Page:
The majority of Americans do not have an emergency financial fund, which most experts agree should equal six to eight months’ worth of expenses, saved up and stored away. Experts have estimated that close to half of Americans do not have appreciable savings beyond their next paycheck. This puts those people in a precarious situation in the event that a financial emergency arises.
For many who are living from paycheck to paycheck as it is, however, the idea that they can succeed in earning and saving that amount of money seems daunting to say the least. Even so, and while doing so may be very difficult, putting yourself on the kind of budget that will eventually lead to such a fund is an important goal to strive for. Better some hardship now than a great deal of hardship later. Let’s look at some of the reasons why an emergency fund is important, and at some of the methods you can employ to finally obtain one.
The most important reason to maintain savings is to be prepared and protected against major financial reversals that can arise from unemployment, major home or auto repairs, major medical bills, and increases in the cost of living from inflation or from a growing family (or both). Over the course of an adult lifetime, one of more of these events is likely inevitable, making it critical that you do your best to prepare for it in advance.
Those of us who are fortunate enough to be maintaining investments should not equate those with savings. While investments are necessary to support your long-term financial health and savings, they won’t always help you in the present. Your investments may be down, after all, at the time you need them, and you don’t want to be forced to liquidate at precisely the wrong time.
If you are spending money to service interest payments on credit card debt, it will be doubly hard to ever achieve a significant level of savings. Those cards charge interest rates in the mid-teens to low twenties, levels you would never accept for a car loan or mortgage. Paying off a purchase over the course of a year or more can more than double the amount you pay.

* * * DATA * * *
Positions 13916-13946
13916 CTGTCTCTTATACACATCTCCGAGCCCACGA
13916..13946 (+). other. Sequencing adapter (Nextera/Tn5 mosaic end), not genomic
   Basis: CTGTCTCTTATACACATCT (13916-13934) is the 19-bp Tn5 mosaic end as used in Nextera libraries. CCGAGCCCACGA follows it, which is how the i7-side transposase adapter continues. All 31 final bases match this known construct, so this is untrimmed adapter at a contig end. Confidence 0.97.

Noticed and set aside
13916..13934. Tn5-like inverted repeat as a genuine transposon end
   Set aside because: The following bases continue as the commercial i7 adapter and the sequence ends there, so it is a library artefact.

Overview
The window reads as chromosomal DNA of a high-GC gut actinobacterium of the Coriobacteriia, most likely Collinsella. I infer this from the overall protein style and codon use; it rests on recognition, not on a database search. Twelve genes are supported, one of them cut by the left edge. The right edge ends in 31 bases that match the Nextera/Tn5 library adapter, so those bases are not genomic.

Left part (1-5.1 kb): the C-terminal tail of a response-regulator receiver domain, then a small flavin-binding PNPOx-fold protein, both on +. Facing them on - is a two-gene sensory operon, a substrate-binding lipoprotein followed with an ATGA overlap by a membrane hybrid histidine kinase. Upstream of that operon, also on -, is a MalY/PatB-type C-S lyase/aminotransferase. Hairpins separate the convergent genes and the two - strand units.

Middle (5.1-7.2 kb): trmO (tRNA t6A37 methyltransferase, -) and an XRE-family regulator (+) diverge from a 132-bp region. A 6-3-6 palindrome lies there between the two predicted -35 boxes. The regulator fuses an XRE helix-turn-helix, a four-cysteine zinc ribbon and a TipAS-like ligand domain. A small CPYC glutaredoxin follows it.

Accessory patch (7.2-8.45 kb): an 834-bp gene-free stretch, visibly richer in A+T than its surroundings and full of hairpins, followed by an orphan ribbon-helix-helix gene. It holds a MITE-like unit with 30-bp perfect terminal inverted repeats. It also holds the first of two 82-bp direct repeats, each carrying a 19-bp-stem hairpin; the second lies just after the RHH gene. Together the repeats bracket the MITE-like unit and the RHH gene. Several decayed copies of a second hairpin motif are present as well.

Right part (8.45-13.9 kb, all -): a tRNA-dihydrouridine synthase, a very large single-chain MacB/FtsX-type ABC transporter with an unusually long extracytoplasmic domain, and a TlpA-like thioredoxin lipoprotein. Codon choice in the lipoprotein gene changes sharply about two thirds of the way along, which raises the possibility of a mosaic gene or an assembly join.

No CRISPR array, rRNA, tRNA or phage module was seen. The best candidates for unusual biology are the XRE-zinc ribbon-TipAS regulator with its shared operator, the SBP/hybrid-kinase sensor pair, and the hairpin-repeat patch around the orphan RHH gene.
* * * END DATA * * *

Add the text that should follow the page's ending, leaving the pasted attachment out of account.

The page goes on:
It’s better to declare a reset, and pay down your credit card debt with what cash you have. If you can get a consolidation loan, or transfer the debt to a new card that offers an introductory 0% rate on balance transfers, often good for a year or more, than you should do so. This will allow you to achieve lower monthly bill payments, and once you have those payments down, you should be able to start saving.
You may want to begin my identifying a high interest yielding account. Unfortunately, as a result of government action following the 2008 financial near-meltdown, traditional banks are currently offering some of the lowest interest rates on record, which can be regarded as an assault on savers. Still, there are online banks that offer higher rates, and provided you do your research as to their solvency, you may wish to consider them.
Your next step is to sit down with your budget and decide where to make those cuts. Smartphone plans and cable TV bills are one area where savings can be achieved, and your food budget is another, provided you are willing to cook more and eat out a bit less. Even if you can only start with a $10 or $15 weekly deposit into your savings account, go ahead and get that good habit started, and you can add from there later.
Not too many people are willing or able to go to the bank every week or even every month to make a modest deposit, and you’d eat up part of the savings in gas. Technology can come to the rescue here with automated deposits that you can set up from home at your computer. Let you computer enforce that savings discipline on you, and over time you will reap real rewards.
The hardest part of any journey is the first step, and for many Americans the first step to financial health begins with a disciplined savings program. While hard-pressed workers who are already making do with less will find it quite difficult to do with even less, they will appreciate those savings when they have to pass through a period of hard times. Benjamin Franklin was right to say that a penny saved is a penny earned.